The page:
Updated: Oct 5
Do you struggle to find your balance in tango no matter how many tips and tricks you've heard? Does maintaining good posture feel like a huge effort? Do your feet, legs and back hurt from dancing?
What if I told you there was a way to fix ALL of that by focusing on one area of your body: the core.
Okay, the core is not just one thing, but it is a group of muscles that work together and is arguably the most important muscle group for providing spinal stability and generating all movement in the body, including what we might take for granted such as getting out of bed.
Most people think of the core as those chiseled washboard abs we associate with athletes and Abercrombie models. However, the rectus abdominis (that 6-pack) is just one part of this power house, which in reality consists of many muscles that are not even visible, including the transversus abdominis (the muscle that wraps around your belly like a corset), internal and external obliques, and diaphragm. Additionally the core includes the muscles of the back, the multifidus and erector spinae, as well as muscles of the hip including hip flexors, hip adductors, gluteus maximus, and gluteus medius, and the pelvic floor muscles.
Woah, okay that's a lot of muscles working together! So how exactly can the core help our dancing?
1. Improves Your Stability
Possibly one of the biggest battles the tango dancer has to face is stability. A strong core helps to stabilize your pelvis and this leads to better balance. If the muscles around the pelvis, particularly your glutes and outer hips are weak, your balance will be affected. Add high heels or a partner hanging on to you when THEY lose balance to that and you have quite a challenge. With a strong and engaged core you are much more likely to react to these balance challenges with efficiency and coordination.
Here are a few yoga postures that strengthen abdominals, glutes and hips:
1. Extended Crescent Lunge
3. Warrior III (Virabhadrasana III)
You can also try this dynamic power sequence:
To learn more about stability for tango dancers read my blog article How to Improve Your Balance in Tango with Yoga.
2. Corrects Your Posture
Do you have a tendency to slouch in your every day posture? Then you've probably been told many times by various tango teachers to stand up straight. You give it a try and momentarily it seems to improve whatever you are working on. Fast forward to late Friday night, you've had a long work week and you're now a few tandas in at the milonga, and maybe a couple partners have been using you for THEIR stability, and suddenly maintaining that posture is no longer an easy feat. A strong core makes it easier to have good posture and when good posture becomes effortless you can free yourself to think about other things in your dance such as musicality and that fun new figure you learned last week.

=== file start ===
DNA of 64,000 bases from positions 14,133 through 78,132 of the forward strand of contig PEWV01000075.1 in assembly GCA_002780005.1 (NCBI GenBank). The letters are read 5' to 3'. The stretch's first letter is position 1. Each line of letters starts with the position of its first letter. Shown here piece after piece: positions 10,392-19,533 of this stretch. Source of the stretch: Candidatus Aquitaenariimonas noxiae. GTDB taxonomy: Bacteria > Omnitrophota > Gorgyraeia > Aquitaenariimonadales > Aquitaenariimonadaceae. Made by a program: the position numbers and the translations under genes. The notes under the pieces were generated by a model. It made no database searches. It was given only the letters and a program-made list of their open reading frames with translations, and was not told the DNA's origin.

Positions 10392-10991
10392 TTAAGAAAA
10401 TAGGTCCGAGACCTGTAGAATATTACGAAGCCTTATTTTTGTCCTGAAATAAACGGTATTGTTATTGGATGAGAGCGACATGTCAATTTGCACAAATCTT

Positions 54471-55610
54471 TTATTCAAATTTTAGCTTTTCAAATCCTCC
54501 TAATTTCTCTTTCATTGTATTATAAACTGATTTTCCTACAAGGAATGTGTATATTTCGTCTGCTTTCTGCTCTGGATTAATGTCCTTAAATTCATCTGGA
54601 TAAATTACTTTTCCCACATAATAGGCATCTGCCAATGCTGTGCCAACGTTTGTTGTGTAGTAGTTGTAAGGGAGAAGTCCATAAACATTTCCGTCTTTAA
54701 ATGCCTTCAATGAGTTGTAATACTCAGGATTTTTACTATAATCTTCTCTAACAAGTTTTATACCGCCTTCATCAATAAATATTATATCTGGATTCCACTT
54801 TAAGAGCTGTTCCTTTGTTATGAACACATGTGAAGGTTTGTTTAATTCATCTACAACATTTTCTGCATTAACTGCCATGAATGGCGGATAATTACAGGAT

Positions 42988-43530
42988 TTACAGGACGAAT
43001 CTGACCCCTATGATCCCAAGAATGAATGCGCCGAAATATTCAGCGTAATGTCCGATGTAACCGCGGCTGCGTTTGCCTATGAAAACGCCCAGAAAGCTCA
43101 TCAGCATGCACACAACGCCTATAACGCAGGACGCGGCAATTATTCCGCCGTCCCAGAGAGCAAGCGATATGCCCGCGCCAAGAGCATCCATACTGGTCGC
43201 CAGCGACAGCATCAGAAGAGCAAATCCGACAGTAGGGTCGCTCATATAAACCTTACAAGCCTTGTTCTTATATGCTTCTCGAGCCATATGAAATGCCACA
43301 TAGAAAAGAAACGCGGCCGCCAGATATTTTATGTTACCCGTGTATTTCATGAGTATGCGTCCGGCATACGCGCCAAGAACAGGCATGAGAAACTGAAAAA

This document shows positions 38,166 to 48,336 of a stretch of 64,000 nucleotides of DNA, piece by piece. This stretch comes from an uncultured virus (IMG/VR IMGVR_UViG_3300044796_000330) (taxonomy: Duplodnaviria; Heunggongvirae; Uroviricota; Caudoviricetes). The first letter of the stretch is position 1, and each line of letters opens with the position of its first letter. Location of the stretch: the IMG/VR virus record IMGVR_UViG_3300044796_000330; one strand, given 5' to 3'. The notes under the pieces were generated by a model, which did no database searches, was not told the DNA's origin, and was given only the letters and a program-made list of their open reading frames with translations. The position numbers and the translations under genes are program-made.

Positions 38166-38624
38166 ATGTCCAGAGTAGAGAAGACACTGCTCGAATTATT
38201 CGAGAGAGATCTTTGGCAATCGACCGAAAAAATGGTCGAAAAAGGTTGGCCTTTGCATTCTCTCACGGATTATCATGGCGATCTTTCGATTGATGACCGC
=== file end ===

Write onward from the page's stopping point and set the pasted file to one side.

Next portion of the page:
To help you stand up straight, try these yoga postures that work the core.
1. Boat (Navasana)
2. Extended Triangle (Utthita Trikonasana)
3. Forearm Plank
You can also try this dynamic power sequence:
3. Prevent Injury
I can't tell you how many students have come to me asking if I know why their back or feet are hurting and what they can do about it. In my early days of dancing tango before I practiced yoga or did any kind of body work for that matter, I had a hip injury that took me out from dancing for almost a year. That year I struggled with chronic pain which unsurprisingly lead to a bad mood and depression, especially because I couldn't do the thing that made me most happy: dance.
I went to many doctors, chiropractors, and body workers and eventually it was suggested to me that I strengthen my core to take the pressure off my hips and legs. I found an amazing teacher who blended pilates and yoga and in less than 3 months of going to see her twice a week my pain went away entirely.
When you have a weak core, your body will compensate, and unfortunately the work will fall on your outer muscles and joints. My hip injury is just one example but another common issue for dancers is the feet. A weak core can be particularly taxing on the feet and even lead to painful injuries like plantar fasciitus because the feet have to work that much harder to hold up your body, tiring out the tissue on the bottom of the foot.
But it's not just your hips and feet in danger. Lower back pain can also be attributed to a weak core. As I mentioned above, slouching forward is a sure sign that your core is weak. This puts strain on the lower back as it compensates for the work of the upper back, especially in spinal movement such as twisting which tango dancers do a lot of. Since lower back pain is an issue that many dancers are familiar with, I've dedicated an entire article to this topic. Learn more in my blog post Why Your Lower Back Hurts From Tango and How to Prevent It.
To sum up, strengthening your core can work wonders for your tango dance. All that effort you are putting into maintaining your posture when you dance could be put into exercising the core muscles before you arrive at the milonga so that posture becomes an effortless endeavor on the dance floor. Stability can be improved and injuries avoided, all leading to an experience that frees your body to play more with expressing the music, connecting with your partner and enjoying many of the subtle sensations tango dancing has to offer.
I hope this article offers some insight into how yoga can benefit your tango dancing. Would you like to practice together? Get started with this 3-class freebie pack. Each class is just 20 minutes and will get you well on your way towards improving your tango dancing: